Leadership - The administrative framework of the organization should be structured so as to maximize overall effectiveness, quality, value, contribution to stated goals, communication, and congruence with state, university, college, and/or departmental goals, as appropriate. The leadership may involve one or more directors, e.g., director, co-directors, directors having oversight over specific areas such as research, education, outreach, and normally those most senior will be regular faculty of the university. These individuals collectively provide overall intellectual leadership and ultimately are responsible for the success of the organization. Ideally, the success of an organization will not be overly dependent upon the capabilities of a single leader, thus promoting the development of new leaders for effective continuity during absences, e.g., sabbaticals, as well as succession planning. Working with other university leaders and external advisors, as appropriate, the organization leadership sets overall strategic vision, is responsible for funding, review, and maintenance of an effective administrative structure, and is the primary point of contact for reporting. Although some portion of the leaders' time may be budgeted in the organization, part of their responsibilities should include formal instruction in order to ensure regular contact with the program in which tenure resides. In some cases, organization leaders may receive an administrative supplement for serving in a defined role. In all cases, such individuals should be evaluated according to department and college procedures per the Faculty Handbook.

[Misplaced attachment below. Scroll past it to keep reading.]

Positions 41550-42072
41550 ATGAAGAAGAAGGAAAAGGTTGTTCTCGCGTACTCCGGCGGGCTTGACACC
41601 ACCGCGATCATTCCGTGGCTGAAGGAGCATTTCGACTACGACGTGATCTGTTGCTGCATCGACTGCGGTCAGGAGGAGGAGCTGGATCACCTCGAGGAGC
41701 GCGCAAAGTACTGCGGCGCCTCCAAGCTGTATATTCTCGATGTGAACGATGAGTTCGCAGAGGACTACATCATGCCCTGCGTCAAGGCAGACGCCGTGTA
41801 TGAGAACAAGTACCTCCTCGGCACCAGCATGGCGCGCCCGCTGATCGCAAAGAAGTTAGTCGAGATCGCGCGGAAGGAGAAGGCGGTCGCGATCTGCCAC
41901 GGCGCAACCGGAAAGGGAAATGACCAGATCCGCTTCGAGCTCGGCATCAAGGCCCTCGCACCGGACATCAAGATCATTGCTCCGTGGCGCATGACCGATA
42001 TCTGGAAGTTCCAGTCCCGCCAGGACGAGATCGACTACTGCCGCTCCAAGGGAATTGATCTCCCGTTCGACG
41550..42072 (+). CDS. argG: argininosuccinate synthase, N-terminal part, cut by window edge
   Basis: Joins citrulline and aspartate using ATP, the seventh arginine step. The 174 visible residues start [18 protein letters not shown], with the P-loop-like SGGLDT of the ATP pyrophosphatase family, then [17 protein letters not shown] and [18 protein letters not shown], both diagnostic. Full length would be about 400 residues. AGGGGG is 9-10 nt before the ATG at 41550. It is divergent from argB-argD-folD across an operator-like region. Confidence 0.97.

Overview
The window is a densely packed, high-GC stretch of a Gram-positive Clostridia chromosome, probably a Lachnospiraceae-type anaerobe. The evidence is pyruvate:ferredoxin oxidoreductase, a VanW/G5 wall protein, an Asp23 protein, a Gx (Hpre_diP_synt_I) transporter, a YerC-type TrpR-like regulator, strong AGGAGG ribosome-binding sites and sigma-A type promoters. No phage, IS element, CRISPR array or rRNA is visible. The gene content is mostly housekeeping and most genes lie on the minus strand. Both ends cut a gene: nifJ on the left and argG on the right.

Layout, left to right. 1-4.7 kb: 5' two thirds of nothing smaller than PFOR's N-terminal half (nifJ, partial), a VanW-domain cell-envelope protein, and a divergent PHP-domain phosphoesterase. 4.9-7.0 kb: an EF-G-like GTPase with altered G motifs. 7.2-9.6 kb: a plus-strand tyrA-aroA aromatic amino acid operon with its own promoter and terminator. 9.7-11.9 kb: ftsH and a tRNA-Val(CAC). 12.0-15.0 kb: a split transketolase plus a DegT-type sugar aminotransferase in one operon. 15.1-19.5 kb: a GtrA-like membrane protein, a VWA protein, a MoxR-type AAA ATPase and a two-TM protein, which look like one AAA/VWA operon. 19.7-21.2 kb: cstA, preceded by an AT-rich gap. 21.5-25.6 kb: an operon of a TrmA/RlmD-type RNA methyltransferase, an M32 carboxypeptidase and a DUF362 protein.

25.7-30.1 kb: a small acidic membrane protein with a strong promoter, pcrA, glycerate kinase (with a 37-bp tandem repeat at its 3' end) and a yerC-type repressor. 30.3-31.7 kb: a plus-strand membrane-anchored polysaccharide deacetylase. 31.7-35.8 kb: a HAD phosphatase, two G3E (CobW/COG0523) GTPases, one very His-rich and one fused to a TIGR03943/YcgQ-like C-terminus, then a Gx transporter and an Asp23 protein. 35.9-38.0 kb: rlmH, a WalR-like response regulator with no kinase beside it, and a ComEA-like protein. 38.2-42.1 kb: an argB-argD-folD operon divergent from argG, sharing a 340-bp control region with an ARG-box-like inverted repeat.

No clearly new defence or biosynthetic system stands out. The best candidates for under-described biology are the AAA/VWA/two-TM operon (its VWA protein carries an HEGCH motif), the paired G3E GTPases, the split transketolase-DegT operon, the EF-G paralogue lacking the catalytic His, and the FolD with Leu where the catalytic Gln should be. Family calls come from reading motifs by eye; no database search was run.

Faculty and staff alignments with scholarship units - Alignments by faculty and staff with organized scholarship units, other than those holding administrative appointments, may be formal or informal and are left to the discretion of organization leaders and appropriate academic administrators unless otherwise specified by the Vice President for Research or Provost. Salary lines for non-administrative faculty aligned with centers, institutes, and consortia might reside partly within the organization or remain entirely within their home academic unit.